Copenhagen Suborbitals launch from the Baltic Sea failed after a hairdryer was left unplugged, which was meant to blow hot air at a valve. The group now says it will re-schedule the same test launch for June 2011.
The rocket, Tycho Brahe, was named after the famed 16th-century Danish astronomer
Ten days ago, a Danish team of amateur rocket scientists tried to launch the world's first amateur space-rocket from a platform in the Baltic Sea, but it didn't go quite as expected. The launch failed.
After years of research and planning, Copenhagen Suborbitals, was understandably disappointed when the launch failed. The team is now re-evaluating its future plans and figuring out where to go from here.
Kristian von Bengtson, one of two leaders of the group organizing the launch, Copenhagen Suborbitals, is a former NASA scientist. He was the one directing the operation, and the one to push the launch button.
"Well I pushed the button when we came to T-zero meaning that the rocket was supposed to actually launch from sealevel - [but] nothing happened", von Bengtson told Deutsche Welle.
He explained that after careful examination, the main valve of the rocket booster failed. Had it worked properly, the high-pressurized liquid oxygen in the partly-solid fuel, part-liquid oxygen hybrid engine should have blasted through the rocket's fuel to ignite the rocket.
The problem occurred when a regular hairdryer was left unplugged for several minutes before launch. The hairdryer was meant to fire hot air at a valve to keep it from freezing under minus 180-degree Celsius liquid oxygen.
Using unconventional materials is one of the key elements in the build of this Danish amateur rocket. This approach has helped the team keeping costs down, being able to produce a full scale rocket and spaceship for about 50,000 euros or about $65,000.
Peter Madsen and Kristian von Bengtson, founders of Copenhagen Suborbitals, say they will attempt another launch next year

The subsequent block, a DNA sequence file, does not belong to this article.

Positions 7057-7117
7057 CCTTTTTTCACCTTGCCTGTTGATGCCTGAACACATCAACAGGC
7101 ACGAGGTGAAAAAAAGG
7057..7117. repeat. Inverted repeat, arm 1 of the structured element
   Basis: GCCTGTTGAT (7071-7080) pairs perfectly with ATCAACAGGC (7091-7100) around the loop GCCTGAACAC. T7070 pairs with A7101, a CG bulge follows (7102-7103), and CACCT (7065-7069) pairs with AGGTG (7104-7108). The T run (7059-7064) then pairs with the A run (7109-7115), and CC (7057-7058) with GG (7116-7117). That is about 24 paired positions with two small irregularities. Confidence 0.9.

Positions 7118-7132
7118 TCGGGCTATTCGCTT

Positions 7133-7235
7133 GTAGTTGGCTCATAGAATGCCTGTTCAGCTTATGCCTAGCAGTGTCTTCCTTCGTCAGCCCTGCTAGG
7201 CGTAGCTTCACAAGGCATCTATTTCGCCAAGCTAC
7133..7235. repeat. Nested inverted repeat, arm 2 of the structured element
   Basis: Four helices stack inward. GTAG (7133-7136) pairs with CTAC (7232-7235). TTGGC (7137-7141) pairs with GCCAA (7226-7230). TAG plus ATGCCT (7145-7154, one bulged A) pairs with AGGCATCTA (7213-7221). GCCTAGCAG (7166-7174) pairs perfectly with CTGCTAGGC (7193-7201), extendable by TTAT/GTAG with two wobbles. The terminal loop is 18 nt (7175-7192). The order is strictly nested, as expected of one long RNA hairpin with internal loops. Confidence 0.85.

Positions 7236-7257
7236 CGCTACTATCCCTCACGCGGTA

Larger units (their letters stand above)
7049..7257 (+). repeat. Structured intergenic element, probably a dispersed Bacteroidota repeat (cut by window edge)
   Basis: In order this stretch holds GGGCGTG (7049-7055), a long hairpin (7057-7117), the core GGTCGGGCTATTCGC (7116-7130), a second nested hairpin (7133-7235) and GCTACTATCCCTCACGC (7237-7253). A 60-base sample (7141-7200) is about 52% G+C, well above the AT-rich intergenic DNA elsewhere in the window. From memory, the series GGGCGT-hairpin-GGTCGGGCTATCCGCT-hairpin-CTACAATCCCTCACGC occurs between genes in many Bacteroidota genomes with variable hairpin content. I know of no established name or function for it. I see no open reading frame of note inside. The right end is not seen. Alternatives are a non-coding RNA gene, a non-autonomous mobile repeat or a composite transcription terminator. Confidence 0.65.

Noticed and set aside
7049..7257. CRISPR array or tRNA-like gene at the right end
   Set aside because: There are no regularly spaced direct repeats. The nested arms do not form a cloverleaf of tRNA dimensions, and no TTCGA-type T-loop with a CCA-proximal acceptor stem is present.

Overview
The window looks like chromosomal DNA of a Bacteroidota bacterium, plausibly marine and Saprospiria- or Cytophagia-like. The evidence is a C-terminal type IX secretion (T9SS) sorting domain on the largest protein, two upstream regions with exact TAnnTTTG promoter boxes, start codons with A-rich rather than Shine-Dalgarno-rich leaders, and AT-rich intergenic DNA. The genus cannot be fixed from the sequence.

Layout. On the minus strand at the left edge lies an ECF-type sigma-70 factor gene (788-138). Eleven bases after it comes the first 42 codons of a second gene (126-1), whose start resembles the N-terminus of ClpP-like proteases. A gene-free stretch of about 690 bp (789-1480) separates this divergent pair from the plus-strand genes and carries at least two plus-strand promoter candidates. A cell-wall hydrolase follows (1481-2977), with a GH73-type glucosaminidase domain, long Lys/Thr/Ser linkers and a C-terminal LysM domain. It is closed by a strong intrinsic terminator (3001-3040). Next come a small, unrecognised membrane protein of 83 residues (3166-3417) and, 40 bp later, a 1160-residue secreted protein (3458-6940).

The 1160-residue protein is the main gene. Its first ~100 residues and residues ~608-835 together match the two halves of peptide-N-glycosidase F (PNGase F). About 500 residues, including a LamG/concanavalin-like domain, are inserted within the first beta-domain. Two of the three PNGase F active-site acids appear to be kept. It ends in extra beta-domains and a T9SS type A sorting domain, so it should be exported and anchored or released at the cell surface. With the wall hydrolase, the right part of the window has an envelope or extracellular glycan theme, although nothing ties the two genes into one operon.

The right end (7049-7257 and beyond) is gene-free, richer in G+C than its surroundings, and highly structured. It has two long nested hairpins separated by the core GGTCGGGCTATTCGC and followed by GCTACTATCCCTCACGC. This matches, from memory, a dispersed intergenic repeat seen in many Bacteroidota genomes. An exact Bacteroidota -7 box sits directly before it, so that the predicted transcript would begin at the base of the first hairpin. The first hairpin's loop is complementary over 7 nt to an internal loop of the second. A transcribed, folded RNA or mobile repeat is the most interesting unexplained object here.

"Next step is the evaluation, we need to have on paper what we learned, especially at sea because a maritime operation is very difficult," von Bengtson said.
"We have a lot of lessons learned and the list is like, meters long. It goes all the way from the rocket, the technicals to personal issues and how to transport people at sea."
Despite this setback, von Bengtson is trying to stay positive, given the huge amount of coordination involved when working at sea. He even had to temporarily close the airspace over that part of the Baltic Sea.
"So it's a huge operation and just being able to build the rocket and bring it into sea and having this huge organization which actually carried out the launch attempt was a success itself," he added.
Success is 'possible'
And while that might sound like mere whitewashing, the fact that this group of amateurs actually got so close to launching a rocket is pretty impressive, astronomy experts say.
"The first time I heard about this project, my immediate reaction was these guys are mad," said Steen Eiler Joergensen, the president of the Danish Astronautical Society.
"But the more I looked at the details in the project the more it dawned upon me what they are trying to do is actually in principle, possible. Obviously it's gonna take a lot of hard work and it's going to take many more years before they can put a man on top of that rocket."